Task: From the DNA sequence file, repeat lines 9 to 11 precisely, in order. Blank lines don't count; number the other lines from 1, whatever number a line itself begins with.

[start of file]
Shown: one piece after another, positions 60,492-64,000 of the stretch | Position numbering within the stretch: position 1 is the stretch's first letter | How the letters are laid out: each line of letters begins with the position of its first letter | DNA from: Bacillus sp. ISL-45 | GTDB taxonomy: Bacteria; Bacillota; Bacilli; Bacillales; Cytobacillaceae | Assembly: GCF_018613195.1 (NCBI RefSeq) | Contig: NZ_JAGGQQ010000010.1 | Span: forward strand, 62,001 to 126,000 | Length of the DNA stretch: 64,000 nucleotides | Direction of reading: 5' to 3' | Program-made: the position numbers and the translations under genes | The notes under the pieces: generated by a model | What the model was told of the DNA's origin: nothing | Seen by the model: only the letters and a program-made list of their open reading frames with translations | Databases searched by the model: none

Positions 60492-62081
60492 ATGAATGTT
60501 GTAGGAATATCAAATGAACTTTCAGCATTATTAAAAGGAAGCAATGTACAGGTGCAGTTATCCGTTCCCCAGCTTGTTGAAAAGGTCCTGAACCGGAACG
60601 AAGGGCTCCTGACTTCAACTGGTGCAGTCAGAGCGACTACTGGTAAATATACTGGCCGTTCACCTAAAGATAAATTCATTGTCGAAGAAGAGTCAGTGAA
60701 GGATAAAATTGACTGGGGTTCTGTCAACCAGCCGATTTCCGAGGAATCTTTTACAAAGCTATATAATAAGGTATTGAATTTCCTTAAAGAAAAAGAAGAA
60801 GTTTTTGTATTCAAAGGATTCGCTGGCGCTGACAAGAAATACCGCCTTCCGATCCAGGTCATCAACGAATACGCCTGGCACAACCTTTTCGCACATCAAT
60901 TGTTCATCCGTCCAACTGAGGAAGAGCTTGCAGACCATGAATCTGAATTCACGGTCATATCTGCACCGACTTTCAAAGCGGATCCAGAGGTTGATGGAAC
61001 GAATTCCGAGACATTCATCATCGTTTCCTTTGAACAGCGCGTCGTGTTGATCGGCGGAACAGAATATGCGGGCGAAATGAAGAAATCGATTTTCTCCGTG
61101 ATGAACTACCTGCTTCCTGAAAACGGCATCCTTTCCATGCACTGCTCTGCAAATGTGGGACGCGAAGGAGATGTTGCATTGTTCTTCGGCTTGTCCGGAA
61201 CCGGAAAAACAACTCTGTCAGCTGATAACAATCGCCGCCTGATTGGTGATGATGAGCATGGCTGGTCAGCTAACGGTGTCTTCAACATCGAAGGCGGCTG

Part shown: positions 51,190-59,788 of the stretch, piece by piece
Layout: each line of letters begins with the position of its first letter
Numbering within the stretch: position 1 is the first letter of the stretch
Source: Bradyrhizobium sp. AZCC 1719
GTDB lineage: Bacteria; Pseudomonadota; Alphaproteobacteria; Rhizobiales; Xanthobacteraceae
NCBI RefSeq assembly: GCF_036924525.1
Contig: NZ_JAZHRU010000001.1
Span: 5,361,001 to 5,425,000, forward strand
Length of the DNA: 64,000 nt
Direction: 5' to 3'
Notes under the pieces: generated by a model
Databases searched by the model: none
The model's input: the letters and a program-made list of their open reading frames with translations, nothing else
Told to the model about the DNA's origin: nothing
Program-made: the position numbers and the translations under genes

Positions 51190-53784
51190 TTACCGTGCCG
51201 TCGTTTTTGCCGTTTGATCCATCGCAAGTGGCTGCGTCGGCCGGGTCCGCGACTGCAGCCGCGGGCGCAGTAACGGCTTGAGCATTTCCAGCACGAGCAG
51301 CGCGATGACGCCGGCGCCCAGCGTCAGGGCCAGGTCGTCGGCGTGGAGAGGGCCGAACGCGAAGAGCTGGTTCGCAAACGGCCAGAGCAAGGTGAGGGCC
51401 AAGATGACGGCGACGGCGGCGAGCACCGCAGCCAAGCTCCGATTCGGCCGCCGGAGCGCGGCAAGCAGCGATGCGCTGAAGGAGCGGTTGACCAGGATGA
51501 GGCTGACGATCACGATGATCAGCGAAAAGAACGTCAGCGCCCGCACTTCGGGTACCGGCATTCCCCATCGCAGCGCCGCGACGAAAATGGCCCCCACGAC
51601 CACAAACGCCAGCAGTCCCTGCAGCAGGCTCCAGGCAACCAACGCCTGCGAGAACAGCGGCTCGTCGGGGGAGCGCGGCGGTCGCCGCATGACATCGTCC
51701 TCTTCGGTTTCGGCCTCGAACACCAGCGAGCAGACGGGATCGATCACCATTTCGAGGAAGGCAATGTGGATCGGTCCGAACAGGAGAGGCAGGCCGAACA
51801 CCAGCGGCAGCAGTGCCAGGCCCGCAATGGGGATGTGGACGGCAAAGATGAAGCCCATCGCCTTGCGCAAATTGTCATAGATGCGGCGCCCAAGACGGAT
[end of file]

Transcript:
61001 GAATTCCGAGACATTCATCATCGTTTCCTTTGAACAGCGCGTCGTGTTGATCGGCGGAACAGAATATGCGGGCGAAATGAAGAAATCGATTTTCTCCGTG
61101 ATGAACTACCTGCTTCCTGAAAACGGCATCCTTTCCATGCACTGCTCTGCAAATGTGGGACGCGAAGGAGATGTTGCATTGTTCTTCGGCTTGTCCGGAA
61201 CCGGAAAAACAACTCTGTCAGCTGATAACAATCGCCGCCTGATTGGTGATGATGAGCATGGCTGGTCAGCTAACGGTGTCTTCAACATCGAAGGCGGCTG